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Aging Health

Scientists Use Stem Cells to Cure Baldness

Biotechnology researchers have discovered a way to use stem cells to regrow human hair! 

Stem cells and the emerging field of regenerative medicine is changing the very nature of healthcare from drug discovery to astounding new treatments. Now, several different groups of researchers are poised to leverage this technology in a remarkable way to end baldness!

One start-up, a company called dNovo, recently released a photo to the press of a mouse sprouting a dense clump of human hair—the result of a transplant of what the company says are human hair stem cells.

The company’s founder is Ernesto Lujan, a Stanford University-trained biologist. He says his company can produce the components of hair follicles by genetically “reprogramming” ordinary cells, like blood or fat cells. More work needs to be done, but Lujan is hopeful that the technology could eventually treat “the underlying cause of hair loss.”

The chance of replacing hair is one corner in a wider exploration of whether reprogramming technology can defeat the symptoms of aging. In August, MIT Technology Review reported on a company, Altos Labs, that plans to explore whether people can be rejuvenated using reprogramming. Another start-up, Conception, is trying to extend fertility by converting blood cells into human eggs.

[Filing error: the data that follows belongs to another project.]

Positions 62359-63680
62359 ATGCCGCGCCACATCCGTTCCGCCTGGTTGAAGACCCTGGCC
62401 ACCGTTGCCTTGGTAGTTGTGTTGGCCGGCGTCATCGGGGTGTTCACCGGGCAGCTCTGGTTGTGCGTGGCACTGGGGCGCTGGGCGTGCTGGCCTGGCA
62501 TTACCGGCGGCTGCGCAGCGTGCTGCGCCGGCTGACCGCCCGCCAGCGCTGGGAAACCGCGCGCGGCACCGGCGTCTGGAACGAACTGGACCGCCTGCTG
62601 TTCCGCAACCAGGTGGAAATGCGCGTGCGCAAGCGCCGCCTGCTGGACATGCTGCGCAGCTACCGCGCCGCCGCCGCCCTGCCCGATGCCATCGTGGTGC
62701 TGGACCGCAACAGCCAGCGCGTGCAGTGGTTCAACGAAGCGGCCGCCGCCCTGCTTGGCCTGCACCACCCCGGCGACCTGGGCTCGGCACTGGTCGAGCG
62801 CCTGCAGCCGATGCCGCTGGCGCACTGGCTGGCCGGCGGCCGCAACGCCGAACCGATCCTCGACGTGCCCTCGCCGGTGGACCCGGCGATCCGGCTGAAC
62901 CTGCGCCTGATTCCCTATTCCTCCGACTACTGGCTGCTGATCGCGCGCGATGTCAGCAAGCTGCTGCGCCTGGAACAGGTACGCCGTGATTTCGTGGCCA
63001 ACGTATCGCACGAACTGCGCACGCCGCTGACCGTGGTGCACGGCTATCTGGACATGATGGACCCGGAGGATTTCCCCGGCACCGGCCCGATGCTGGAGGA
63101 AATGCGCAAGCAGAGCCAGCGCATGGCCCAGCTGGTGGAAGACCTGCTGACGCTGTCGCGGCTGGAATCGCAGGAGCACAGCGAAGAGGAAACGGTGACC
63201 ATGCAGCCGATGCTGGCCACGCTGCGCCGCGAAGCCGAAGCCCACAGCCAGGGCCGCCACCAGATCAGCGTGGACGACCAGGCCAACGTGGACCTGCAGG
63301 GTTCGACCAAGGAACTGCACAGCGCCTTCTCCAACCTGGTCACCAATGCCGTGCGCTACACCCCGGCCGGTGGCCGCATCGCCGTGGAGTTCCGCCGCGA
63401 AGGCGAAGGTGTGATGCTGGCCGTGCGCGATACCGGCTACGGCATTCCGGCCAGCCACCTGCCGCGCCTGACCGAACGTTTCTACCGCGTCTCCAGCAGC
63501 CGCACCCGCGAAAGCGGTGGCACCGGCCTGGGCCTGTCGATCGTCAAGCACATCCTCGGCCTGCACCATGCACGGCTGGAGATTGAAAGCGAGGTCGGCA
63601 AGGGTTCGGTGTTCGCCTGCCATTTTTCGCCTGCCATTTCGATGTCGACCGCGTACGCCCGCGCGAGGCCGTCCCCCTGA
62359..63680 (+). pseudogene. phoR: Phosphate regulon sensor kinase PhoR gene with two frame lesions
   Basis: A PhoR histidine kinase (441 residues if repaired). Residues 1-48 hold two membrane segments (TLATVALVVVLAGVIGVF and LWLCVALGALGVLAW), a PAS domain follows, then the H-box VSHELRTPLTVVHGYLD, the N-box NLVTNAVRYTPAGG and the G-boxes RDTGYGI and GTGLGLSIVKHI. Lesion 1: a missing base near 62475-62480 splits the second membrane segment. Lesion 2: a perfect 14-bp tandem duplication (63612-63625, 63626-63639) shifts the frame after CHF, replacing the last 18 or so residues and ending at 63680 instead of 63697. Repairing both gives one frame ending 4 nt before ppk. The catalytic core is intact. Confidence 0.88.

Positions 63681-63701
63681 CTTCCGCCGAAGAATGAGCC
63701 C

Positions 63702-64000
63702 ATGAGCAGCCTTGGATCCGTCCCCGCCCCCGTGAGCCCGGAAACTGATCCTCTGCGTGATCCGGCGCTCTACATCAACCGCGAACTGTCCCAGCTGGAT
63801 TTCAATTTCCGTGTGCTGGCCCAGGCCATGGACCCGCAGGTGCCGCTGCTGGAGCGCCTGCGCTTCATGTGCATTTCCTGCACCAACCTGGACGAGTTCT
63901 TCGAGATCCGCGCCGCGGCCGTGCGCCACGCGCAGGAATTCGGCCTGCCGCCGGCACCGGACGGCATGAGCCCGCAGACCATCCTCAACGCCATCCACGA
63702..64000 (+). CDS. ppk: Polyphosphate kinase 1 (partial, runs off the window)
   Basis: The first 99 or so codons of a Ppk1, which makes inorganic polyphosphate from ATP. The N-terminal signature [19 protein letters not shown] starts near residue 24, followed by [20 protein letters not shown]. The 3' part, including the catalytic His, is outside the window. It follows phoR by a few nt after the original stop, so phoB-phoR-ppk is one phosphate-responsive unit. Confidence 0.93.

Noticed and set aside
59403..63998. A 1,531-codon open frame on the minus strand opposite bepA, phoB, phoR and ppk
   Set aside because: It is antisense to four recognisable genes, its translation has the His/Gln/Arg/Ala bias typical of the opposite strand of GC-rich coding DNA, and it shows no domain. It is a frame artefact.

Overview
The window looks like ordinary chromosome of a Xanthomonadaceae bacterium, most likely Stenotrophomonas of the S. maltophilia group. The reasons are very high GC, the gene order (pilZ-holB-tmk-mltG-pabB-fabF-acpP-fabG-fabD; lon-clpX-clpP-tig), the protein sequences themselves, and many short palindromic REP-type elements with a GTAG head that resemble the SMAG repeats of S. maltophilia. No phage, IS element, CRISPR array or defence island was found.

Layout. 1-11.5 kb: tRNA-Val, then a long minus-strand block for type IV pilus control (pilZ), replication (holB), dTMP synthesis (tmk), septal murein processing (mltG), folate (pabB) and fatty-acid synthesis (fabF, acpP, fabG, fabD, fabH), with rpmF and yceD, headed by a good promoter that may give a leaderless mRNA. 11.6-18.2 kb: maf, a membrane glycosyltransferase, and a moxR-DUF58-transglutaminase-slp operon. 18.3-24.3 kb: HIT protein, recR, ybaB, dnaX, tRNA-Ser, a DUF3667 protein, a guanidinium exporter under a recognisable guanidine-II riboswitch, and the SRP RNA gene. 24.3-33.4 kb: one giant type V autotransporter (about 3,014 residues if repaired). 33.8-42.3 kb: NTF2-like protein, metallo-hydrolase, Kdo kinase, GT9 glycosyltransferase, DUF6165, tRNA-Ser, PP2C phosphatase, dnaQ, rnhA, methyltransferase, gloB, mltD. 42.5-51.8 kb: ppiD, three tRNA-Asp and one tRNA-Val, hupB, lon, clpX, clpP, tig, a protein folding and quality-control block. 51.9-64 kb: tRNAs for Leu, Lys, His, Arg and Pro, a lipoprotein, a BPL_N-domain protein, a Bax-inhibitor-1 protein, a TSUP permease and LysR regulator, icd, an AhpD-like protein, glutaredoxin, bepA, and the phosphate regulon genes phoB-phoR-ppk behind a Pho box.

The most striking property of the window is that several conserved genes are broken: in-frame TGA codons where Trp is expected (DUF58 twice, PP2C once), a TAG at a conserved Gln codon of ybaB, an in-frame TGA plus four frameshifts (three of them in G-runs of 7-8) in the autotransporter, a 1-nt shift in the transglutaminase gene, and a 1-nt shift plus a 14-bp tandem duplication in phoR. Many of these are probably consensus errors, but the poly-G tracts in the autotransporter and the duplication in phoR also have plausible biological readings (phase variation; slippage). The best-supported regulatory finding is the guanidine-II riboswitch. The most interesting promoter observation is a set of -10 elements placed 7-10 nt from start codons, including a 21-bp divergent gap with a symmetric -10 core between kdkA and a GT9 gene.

So far, there have been only a few demonstrations of reprogramming as a way to treat patients. Researchers in Japan tried transplanting retina cells into blind people. Then, last November, a US company, Vertex Pharmaceuticals, said it might have cured a man’s type 1 diabetes after an infusion of programmed beta cells, the kind that respond to insulin.

Whether dNovo’s technique to solve baldness via stem cell reprogramming remains to be seen; however, there certainly is a market should it work. About half of men undergo male-pattern baldness, some starting in their 20s. When women lose hair, it’s often a more general thinning, but it’s no less a blow to self-image.

Right now, there are some approved drugs for hair loss, like Propecia and Rogaine, but they’re of limited use. Another procedure involves cutting strips of skin from someplace where a person still has hair and surgically transplanting those follicles onto a bald spot. Lujan says in the future, hair-forming cells grown in the lab could be added to a person’s head with a similar surgery.

So, is stem-cell technology going to cure baldness or become the next false hope? Geoff Hamilton, CEO of Stemson, another start-up company taking a similar approach to hair loss as dNovo, said at the recent Global Hair Loss Summit, “We have seen so many [people] come in and say they have a solution. That has happened a lot in hair, and so I have to address that. We’re trying to project to the world that we are real scientists and that it’s risky to the point I can’t guarantee it’s going to work.”

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